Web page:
Gregg is very active on Twitter, and through following him I uncovered our mutual interests. I learned that he loves skiing, he has two awesome dogs, and he uses a nifty WordPress plugin to recycle his evergreen posts. While it was a bit out of the blue, I responded to a few of his skiing-related Tweets, and soon we began talking about his trips to Sun Peaks and my trips to Colorado. When I referenced these Tweets and my interactions with Allison in a direct email, I was no longer a salesman, but a friendly face with mutual contacts and interests.

After our first call and a demo of the product, Gregg got busy with travels. I kept in touch and found a few relevant articles to send his way, including this great story from Forbes. When he got back to Toronto, I figured it was time to buy some flowers. Or in this case, lunch.

Given that I knew he was into sushi and good food in general, Chad and I brought him to our favourite local spot for Korean barbeque and the infamous hot stone Bibimbap. We had an insightful conversation and a delicious meal.

Alright, that’s enough details on my courtship. I could go on all day about the interactions I’ve had with the good people at Flight Centre, and let me be clear: we don’t have a deal in place with them, nor do I know if we ever will. But that’s okay, because Gregg and Allison are great people that I’m excited to keep in touch with, all business aside.

Relationships Build Champions

In B2B sales, deals and partnerships take a long time to manifest, particularly when you’re dealing with products that require change management across the organization. What you need are champions and real relationships to help propel these deals forward. You need amazing folks like Melisa Chung of Molson Coors, Dayna Winter or Andrea Chiu. People need to know that you’re going to be honest and add value, so they look forward to talking to you rather than seeing it as a chore. I’ve learned this best from my colleague and good friend Chad McCaffrey.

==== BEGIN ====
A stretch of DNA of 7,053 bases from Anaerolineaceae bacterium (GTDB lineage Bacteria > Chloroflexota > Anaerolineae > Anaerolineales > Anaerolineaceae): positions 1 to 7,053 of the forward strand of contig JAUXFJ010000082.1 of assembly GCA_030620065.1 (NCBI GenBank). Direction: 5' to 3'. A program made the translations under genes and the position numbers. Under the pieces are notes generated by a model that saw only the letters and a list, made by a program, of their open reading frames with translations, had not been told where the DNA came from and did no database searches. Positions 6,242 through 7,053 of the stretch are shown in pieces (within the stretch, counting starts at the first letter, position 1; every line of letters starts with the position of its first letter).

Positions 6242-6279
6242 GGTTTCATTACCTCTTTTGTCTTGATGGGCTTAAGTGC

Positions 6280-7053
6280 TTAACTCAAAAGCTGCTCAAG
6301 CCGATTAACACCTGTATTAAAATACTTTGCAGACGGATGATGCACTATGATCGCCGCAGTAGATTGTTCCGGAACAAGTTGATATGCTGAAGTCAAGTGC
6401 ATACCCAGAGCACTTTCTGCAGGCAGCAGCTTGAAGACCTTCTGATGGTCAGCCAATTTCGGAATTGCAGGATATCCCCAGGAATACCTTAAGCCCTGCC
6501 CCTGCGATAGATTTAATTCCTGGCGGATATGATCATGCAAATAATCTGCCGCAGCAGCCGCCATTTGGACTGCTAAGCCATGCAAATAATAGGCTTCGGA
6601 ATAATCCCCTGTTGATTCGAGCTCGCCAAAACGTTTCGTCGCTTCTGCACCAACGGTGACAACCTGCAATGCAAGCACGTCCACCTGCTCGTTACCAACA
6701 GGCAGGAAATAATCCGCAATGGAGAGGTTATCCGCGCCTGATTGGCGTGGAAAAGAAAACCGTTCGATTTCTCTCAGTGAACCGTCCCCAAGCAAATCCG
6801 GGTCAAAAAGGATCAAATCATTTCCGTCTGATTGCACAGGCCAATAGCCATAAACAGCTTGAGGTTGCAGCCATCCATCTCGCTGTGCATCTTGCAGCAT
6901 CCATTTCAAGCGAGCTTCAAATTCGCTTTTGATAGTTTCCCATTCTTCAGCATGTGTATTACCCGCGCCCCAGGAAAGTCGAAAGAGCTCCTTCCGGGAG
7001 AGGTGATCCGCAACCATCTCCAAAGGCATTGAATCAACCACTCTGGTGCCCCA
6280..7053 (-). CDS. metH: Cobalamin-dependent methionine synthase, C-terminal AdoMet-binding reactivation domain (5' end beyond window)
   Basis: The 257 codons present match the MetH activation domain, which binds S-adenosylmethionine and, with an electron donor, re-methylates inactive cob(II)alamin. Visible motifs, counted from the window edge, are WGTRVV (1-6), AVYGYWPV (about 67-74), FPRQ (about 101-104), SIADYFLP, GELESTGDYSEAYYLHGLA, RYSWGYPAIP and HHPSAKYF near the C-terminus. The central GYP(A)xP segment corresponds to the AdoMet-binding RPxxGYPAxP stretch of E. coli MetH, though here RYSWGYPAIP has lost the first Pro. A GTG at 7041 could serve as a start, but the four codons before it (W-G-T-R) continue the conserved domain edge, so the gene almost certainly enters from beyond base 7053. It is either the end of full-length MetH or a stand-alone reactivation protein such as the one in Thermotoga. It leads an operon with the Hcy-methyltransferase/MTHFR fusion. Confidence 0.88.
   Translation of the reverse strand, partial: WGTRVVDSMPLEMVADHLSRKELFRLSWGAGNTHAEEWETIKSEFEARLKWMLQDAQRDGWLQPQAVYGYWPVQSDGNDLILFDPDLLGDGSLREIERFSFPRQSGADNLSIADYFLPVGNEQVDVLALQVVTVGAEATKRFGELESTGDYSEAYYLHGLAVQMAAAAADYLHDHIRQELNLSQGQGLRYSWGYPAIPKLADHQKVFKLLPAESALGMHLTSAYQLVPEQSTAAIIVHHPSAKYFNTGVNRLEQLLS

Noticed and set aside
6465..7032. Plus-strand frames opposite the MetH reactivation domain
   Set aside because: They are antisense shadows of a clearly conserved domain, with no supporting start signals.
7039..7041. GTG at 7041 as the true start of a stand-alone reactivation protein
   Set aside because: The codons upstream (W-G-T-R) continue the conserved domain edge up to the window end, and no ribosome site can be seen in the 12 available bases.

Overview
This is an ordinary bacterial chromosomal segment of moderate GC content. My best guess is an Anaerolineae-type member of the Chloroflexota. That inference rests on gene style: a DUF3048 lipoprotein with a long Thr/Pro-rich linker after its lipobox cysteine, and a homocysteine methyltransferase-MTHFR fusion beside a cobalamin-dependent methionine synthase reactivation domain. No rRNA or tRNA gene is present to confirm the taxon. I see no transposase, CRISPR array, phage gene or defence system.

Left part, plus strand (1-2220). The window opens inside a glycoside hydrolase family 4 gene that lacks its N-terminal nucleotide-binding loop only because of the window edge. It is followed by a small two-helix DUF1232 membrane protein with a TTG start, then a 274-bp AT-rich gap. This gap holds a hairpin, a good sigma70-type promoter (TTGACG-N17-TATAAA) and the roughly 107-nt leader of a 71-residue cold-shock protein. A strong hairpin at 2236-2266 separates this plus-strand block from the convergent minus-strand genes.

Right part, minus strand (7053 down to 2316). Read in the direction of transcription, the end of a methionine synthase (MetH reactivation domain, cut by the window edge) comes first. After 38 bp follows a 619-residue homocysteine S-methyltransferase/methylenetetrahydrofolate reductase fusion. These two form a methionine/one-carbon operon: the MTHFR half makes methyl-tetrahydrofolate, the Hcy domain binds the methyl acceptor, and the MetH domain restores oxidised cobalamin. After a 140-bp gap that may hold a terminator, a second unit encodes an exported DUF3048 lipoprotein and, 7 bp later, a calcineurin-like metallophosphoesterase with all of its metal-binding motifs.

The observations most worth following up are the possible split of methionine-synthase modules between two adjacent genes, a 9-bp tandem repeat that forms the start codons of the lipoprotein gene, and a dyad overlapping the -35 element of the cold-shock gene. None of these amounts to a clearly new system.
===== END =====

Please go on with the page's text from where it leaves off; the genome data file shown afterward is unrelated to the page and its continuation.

My top tips for customer development:

  • Start your interactions on social media FIRST. Connecting on LinkedIn or Twitter allows the prospect to see your face and see what you’re all about. If you do a good job of telling your own story on social, people will see that you’re someone worth talking to and will be much more likely to respond when you show up in their email inbox.
  • Don’t start by talking business. Get to know them first, and find a way to talk about something you are both passionate about. Sports, music, food and family are usually the best places to start.
  • Be friendly, thoughtful, and real. Don’t send them your company’s case studies and resources right away – share 3rd party content that you’ve found to be useful. Help them learn about your industry and business.